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Cooking at Home

Conduct a brief ‘object biography’ of your choice of kitchen technology.
Please send me a one-page biography before the seminar.
Questions to Consider While Reading

Pick a technology and come to class prepared to discuss its impact on domestic cooking: refrigerator, freezer, rice cooker. What explains the appeal of these items? Are they 'labour saving' devices?

What kitchen technologies you recall from your childhood have disappeared?

practical exercise: object biographies

Every object has a life and often a series of afterlives, shaped by human use. This assignment asks you to perform an ‘object biography’ on a piece of kitchen technology, from a George Foreman grill to a Meso-American metate. Please select a specific, concrete object, from your kitchen, or a museum, or a store, or elsewhere. What materials and circumstances influenced its creation and survival? What can we learn by spending extended time with a single object and by trying to tell its story?


Please read at least two items.

Ruth Schwartz Cowan, ‘How the Refrigerator Got its Hum’, The Social Shaping of Technology, eds. Donald MacKenzie and Judy Wajcman, Open University Press (Milton Keynes).

Friedberg, Susanne, Fresh. A Perishable History (Cambridge, 2010), chapter 1: 'Refrigeration: Cold Revolution'.*
Macnaughtan, Helen, ‘Building up Steam as Consumers: Women, Rice Cookers and the Consumption of Everyday Household Goods in Japan’, The Historical Consumer. Consumption and Everyday Life in Japan, 1850-2000, eds. Penelope Franks and Janet Hunter (London, 2012).*

Milanesio, Natalia, Workers Go Shopping in Argentina (Albuquerque, 2013), chapter 6: 'Tales of Consumers'.*

Rees, Jonathan, Refrigerator, Bloomsbury (London, 2015).

Shove, E., and D. Southerton, ‘Defrosting the Freezer: From Novelty to Convenience: A Narrative of Normalization’, Journal of Material Culture 5:3 (2000)

* Sign into the Warwick Library Catalogue to access the electronic version.

To Learn More
Kitchen Technologies

Aguilar, Sandra, ‘Cooking Technologies and Electrical Appliances in 1940s and 1950s Mexico’, Technology and Culture in Twentieth Century Mexico, eds. Araceli Tinajero and J. Brian Freeman (Tuscaloosa, 2012).

Betts, Paul, The Authority of Everyday Objects: A Cultural History of West German Industrial Design (Berkeley, 2004), chapter 6: 'Coming in from the Cold: Design and Domesticity'.*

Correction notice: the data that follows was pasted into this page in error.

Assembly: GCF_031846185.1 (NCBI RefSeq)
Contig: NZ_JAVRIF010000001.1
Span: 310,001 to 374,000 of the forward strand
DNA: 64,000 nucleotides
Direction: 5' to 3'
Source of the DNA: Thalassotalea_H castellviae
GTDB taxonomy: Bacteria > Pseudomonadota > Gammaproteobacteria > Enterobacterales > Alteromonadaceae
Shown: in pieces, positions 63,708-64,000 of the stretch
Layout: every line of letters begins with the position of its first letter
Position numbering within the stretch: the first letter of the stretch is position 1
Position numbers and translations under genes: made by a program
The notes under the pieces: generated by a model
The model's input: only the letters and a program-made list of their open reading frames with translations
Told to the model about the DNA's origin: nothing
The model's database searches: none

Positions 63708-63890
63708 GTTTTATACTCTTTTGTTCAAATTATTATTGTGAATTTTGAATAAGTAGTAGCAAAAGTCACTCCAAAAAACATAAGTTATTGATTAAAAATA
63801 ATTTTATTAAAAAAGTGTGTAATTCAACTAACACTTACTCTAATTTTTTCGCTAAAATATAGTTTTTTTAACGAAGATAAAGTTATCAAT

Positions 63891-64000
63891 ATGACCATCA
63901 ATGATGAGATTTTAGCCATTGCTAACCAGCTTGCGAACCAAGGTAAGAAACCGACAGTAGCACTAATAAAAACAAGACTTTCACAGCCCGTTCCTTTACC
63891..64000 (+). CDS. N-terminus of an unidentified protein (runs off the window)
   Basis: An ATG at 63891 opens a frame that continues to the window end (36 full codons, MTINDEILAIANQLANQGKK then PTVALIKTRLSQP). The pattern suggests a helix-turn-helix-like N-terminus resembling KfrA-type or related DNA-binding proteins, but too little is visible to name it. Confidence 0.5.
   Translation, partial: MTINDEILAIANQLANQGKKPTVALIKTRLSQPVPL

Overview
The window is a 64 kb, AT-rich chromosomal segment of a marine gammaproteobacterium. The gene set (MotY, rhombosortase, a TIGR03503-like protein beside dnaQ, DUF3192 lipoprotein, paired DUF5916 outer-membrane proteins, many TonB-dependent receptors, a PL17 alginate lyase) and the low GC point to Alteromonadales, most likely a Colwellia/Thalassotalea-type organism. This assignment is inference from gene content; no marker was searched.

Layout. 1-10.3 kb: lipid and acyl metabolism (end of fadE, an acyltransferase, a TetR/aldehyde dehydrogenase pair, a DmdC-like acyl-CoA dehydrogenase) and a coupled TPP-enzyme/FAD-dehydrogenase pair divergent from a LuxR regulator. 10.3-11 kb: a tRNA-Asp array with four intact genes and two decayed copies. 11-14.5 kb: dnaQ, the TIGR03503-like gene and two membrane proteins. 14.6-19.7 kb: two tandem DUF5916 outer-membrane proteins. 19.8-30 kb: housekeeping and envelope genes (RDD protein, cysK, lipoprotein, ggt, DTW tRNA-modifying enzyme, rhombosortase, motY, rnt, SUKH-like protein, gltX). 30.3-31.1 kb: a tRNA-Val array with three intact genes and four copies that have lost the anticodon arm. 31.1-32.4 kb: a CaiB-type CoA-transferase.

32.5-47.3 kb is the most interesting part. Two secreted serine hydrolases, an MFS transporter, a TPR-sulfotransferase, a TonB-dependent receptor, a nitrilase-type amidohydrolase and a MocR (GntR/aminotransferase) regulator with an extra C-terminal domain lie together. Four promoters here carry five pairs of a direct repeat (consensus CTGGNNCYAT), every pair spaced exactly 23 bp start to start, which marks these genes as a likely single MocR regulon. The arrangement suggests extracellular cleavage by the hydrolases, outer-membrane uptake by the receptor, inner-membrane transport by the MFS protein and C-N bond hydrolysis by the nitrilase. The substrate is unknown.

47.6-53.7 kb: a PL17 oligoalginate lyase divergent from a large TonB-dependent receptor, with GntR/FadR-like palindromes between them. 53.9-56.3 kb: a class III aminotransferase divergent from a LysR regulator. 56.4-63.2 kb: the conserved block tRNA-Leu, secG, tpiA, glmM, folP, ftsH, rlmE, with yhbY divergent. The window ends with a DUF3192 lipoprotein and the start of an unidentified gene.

Brewer, Priscilla J. , '"We Have Got a Very Good Cook Stove': Advertising, Design, and Consumer Response to the Cookstove, 1815-1880', Winterthur Portfolio 25:1 (1990).*

Cang, Voltaire, 'Rice Cookers in Japan: The Development of the Rice Cooker and the Varieties of Rice Consumption in Japan', Journal of the History of Technology 10:1 (2022).

Crowley, David, and Susan Reid, 'Introduction: Pleasures in Socialism?', Pleasures in Socialism: Leisure and Luxury in the Eastern Bloc, eds. David Crowley and Susan Reid, Northwestern University Press (2010), pp. 26-29.

Freidberg, Susanne, ‘Moral Economies and the Cold Chain’, Historical Research 88:239 (2015).*

Frost, Robert, 'Machine Liberation: Inventing Housewives and Home Appliances in Interwar France', French Historical Studies 18 (1993).

Hardyment, Christine, From Mangle to Microwave: The Mechanisation of Household Work (Cambridge, 1988)

Isenstadt, Sandy, 'Visions of Plenty: Refrigerators in America around 1950', Journal of Design History 11:4 (1998).

Myllyntaus, Timo, ‘The Entry of Males and Machines in the Kitchen: A Social History of the Microwave Oven in Finland’, Icon 16 (2010).

Pennell, Sara, 'Pots and Pans History: The Material Culture of the Kitchen in Early Modern England', Journal of Design History 11:3 (1998). *

Pilcher, Jeffrey, ¡Que vivan los tamales! Food and the Making of Mexican Identity (Albuquerque, 1998) chap. 5: ‘Replacing the Aztec Blender’.

Rees, Jonathan, Refrigerator Nation: The History of Ice, Appliances and Enterprise in America (Baltimore, 2013).

Trufelman, Avery, 'Crock Pot', 'Nice Try' Podcast.

Wang, Q. Edward, Chopsticks: A Cultural and Culinary History (Cambridge, 2015).*

Watson, Bee, Consider the Fork: A History of How We Cook and Eat (New York, 2012).

Wilson, Anne, ed., ‘Waste Not, Want Not’: Food Preservation from Early Times to the Present Day (Edinburgh, 1991).


Bowden, Sue, and Avner Offer, ‘Household Appliances and the Use of Time: The United States and Britain since the 1920s’, Economic History Review 47:4 (1994)

Cowan, Ruth Schwartz, More Work for Mother: the Ironies of Household Technology from the Open Hearth to the Microwave (New York, 1983).

Hardyment. C., From Mangle to microwave: the Mechanization of Household Work (Cambridge, 1988).

Reid, Susan, 'The Kruschchev Kitchen: Domesticating the Scientific-Technological Revolution', Journal of Contemporary History 40:2 (2005).

Strasser, Susan, Never Done: A History of American Housework (New York, 1982).
Vanek, J. ‘Time Spent in Housework’, Scientific American 231:5 (1974).

Zachmann, Karin, 'A Socialist Consumption Junction: Debating the Mechanization of Housework in East Germany, 1956-1957', Technology and Culture 43:1 (2002).

* Sign into the Warwick Library Catalogue to access the electronic version.